Marine Commandant Gen. Robert Neller has made it clear that Marines who engage in cyberbullying and other predatory behavior online can face criminal charges.
"Marines have got to understand that using social media to degrade, denigrate or be disrespectful to another Marine is not just not who we are, but it's illegal," Neller told lawmakers on Tuesday.
Posted later that day, ALMAR 008/17 lists the articles of the Uniform Code of Military Justice that apply to the types of behavior found on the Marines United Facebook group and other websites.
The Marine Corps' updated social media policy makes clear that Marines who threaten, harass or discriminate against people online can be charged with failure to obey an order or regulation, the message to the Corps says.
"Existing orders and the UCMJ have long prohibited sexual or other harassment, fraternization, retaliation, reprisal, and hazing," Neller said in the ALMAR. "Marines are reminded that their conduct, even off-duty or online, may violate Navy and Marine Corps orders and regulations."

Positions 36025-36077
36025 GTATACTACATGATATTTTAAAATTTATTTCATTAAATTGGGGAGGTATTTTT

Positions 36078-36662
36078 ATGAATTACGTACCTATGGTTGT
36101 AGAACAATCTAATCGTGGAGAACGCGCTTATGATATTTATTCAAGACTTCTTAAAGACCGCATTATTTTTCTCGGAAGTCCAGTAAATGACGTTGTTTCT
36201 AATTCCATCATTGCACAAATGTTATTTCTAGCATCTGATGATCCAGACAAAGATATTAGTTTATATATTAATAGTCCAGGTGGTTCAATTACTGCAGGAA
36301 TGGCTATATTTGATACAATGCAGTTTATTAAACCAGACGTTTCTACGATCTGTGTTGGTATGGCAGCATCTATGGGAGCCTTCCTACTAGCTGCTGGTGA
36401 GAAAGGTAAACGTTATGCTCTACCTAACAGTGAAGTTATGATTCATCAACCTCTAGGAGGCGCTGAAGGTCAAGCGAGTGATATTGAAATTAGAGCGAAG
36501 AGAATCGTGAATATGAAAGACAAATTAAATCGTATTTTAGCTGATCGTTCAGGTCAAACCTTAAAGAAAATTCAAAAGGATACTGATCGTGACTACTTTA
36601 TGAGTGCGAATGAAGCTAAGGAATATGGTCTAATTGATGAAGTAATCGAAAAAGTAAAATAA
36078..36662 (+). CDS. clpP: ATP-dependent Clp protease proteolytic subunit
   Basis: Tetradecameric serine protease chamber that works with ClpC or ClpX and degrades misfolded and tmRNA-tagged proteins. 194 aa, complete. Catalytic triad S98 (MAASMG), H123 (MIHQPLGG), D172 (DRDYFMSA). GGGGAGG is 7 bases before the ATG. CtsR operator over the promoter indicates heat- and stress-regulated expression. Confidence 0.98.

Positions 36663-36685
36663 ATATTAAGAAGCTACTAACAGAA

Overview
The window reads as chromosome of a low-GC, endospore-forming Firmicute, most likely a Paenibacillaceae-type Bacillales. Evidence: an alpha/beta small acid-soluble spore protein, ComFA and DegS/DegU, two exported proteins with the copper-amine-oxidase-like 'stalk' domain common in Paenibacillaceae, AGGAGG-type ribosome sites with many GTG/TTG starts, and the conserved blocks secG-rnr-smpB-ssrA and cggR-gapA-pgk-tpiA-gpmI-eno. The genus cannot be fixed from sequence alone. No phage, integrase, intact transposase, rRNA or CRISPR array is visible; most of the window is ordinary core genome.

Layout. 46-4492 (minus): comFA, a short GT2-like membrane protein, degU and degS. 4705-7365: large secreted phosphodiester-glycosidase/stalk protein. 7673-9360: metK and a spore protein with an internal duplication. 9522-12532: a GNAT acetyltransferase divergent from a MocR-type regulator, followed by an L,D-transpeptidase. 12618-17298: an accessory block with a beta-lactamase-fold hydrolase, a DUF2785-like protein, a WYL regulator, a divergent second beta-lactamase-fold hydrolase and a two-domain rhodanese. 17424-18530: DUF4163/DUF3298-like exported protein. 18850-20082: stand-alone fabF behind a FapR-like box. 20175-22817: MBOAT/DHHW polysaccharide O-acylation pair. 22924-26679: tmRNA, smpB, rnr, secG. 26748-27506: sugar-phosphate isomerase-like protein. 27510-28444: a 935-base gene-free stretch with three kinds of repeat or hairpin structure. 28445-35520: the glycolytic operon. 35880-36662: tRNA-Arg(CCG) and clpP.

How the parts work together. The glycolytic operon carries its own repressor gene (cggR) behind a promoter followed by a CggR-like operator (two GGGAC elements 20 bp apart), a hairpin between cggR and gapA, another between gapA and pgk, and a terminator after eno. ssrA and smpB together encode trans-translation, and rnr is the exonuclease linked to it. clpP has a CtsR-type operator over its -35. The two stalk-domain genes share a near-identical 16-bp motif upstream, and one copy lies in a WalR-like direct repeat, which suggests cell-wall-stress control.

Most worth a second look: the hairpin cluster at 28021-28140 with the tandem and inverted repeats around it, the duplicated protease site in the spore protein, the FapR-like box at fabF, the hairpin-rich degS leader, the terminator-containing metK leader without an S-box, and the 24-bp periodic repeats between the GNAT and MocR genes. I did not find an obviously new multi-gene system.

Even though the UCMJ does not include a specific provision on cyberbullying, Neller feels that military law provides commanders with the tools they need to address the issue, he said at Tuesday's Senate Armed Services Committee hHearing.
"To me, we've stated what behavior in cyberspace is acceptable and not acceptable," Neller said. "To me, that is the weight of Article 92: Disobedience of an order."
Marines who make disrespectful or insubordinate comments about civilian or military leadership online can also be charged under Articles 88 through 91 of the UCMJ, the ALMAR says. Any Marines who mistreat other Marines of a lower rank online could be charged under Article 93.
But critics argue that the UCMJ's strictest punishments under Article 120c do not apply to Marines who share or steal photos that were originally taken consensually.
"My understanding is … if you're on a public-facing webpage and you post a picture, that in itself can be construed as consent," Neller said on Tuesday. "If someone else takes that picture, there is no criminal action. I'm not saying I agree with that, but that is an interpretation."
Sen. Elizabeth Warren, D-Mass., asked Neller if the UCMJ needs a "revenge pornography" provision to make such scenarios a criminal offense.
"I think that would be helpful in the accountability process," Neller replied.